Pilot error or mechanical failure were the most likely causes of a 2010 plane crash in New Zealand in which nine people died, a coroner found yesterday.
The Fletcher FU24 crashed and burst into flames shortly after take-off on September 4, 2010, near the Fox Glacier on the west coast of New Zealand's South Island, in the nation's worst air accident since 1993.
Operated by Skydive New Zealand, the plane was carrying a pilot, four skydiving instructors and four tourists, from Britain, Ireland, Germany and Australia. There were no survivors.
Coroner Richard McElrea found the plane, a converted crop duster, was overloaded and off balance when it took off on a "near vertical" climb, then apparently stalled before crashing.
"It is unlikely that the cause of the crash will ever be fully understood - something unusual, such as inadvertent pilot error or engine malfunction/mechanical failure, has occurred at take-off," he said.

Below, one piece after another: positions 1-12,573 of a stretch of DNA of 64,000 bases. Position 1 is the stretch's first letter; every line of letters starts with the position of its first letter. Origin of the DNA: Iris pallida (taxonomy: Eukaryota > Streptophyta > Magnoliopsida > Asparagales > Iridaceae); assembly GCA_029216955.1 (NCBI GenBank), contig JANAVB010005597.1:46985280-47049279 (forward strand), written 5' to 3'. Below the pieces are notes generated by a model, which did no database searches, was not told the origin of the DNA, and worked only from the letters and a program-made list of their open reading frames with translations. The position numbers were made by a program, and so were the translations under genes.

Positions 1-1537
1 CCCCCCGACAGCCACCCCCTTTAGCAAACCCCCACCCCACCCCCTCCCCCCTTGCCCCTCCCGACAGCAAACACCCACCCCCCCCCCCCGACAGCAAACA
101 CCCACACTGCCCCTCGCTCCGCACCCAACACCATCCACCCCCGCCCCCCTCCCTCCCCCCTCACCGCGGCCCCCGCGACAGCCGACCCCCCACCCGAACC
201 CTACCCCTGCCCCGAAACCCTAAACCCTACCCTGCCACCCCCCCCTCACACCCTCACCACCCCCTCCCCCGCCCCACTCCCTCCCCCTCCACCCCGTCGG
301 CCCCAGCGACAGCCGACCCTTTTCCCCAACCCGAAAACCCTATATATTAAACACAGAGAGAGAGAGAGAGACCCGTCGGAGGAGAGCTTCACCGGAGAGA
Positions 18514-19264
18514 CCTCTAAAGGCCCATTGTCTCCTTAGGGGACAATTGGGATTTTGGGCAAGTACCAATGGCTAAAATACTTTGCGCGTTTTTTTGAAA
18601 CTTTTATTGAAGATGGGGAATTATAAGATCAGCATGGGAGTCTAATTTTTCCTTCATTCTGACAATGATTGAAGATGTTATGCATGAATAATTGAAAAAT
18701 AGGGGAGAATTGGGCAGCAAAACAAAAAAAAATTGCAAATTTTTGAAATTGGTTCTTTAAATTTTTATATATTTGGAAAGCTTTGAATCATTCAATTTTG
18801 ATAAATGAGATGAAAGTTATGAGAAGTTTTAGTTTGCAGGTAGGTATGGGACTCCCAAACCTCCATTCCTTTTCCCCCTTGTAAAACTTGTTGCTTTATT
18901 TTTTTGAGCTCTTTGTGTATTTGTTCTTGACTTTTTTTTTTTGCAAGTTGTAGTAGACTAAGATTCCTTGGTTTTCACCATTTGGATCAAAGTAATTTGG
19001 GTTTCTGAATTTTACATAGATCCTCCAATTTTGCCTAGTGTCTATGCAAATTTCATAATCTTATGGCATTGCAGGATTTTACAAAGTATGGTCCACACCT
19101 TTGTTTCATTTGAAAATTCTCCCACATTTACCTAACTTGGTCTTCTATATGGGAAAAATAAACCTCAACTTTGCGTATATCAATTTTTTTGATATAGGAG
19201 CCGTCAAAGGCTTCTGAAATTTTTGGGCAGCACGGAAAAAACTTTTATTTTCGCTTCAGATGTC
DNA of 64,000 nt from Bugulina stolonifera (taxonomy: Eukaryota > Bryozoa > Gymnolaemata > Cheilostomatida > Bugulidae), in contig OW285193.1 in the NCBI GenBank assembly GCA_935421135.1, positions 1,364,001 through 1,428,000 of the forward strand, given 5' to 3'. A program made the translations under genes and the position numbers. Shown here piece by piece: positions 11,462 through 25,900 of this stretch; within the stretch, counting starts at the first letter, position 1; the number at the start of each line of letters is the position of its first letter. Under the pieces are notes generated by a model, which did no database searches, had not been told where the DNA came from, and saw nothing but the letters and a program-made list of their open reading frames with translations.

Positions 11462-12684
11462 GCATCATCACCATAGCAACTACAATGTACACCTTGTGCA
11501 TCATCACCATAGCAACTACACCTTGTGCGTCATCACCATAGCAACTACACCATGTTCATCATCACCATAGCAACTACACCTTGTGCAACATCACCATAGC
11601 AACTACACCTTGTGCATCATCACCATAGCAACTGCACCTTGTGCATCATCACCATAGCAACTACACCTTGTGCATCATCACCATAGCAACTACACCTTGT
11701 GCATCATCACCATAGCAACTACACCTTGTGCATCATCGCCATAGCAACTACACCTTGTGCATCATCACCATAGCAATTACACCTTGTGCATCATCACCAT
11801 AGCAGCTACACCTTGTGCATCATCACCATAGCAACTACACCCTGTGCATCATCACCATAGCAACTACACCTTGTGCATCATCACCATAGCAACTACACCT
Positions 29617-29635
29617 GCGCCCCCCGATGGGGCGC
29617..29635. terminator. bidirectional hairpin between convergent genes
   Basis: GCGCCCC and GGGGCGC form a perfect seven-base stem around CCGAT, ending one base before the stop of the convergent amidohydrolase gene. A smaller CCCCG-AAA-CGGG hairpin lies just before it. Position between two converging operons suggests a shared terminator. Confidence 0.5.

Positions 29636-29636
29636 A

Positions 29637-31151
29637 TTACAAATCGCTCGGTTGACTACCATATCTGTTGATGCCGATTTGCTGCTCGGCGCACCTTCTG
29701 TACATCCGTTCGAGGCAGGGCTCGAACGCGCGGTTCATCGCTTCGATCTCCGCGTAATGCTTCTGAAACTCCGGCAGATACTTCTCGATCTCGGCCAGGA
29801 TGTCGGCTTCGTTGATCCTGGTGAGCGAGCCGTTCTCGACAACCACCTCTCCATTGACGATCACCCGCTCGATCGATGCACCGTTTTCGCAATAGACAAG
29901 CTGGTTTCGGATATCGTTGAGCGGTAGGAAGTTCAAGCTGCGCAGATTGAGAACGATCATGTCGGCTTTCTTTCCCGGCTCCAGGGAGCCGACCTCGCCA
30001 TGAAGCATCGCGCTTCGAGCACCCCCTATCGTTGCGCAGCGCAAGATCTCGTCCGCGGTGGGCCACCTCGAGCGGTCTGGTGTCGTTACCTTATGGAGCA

"This, coupled with the aircraft being overweight and loaded rearwards of its centre of gravity, is consistent with the evidence and has been the immediate cause of the tragedy."
McElrea said eight bodies were found in the plane's tail section, raising the possibility that they slid backwards during the plane's ascent, throwing off its centre of gravity.
He recommended fitting restraints on skydiving flights using the FU24 to prevent such movement and limiting the number of passengers to six.
The families of the four tourists who perished released a letter to Prime Minister John Key calling for tighter enforcement of aviation regulations operating in New Zealand's adventure tourism industry.
The families criticised what they said was a lack of accountability in the industry, pointing out that no one had been prosecuted over the accident.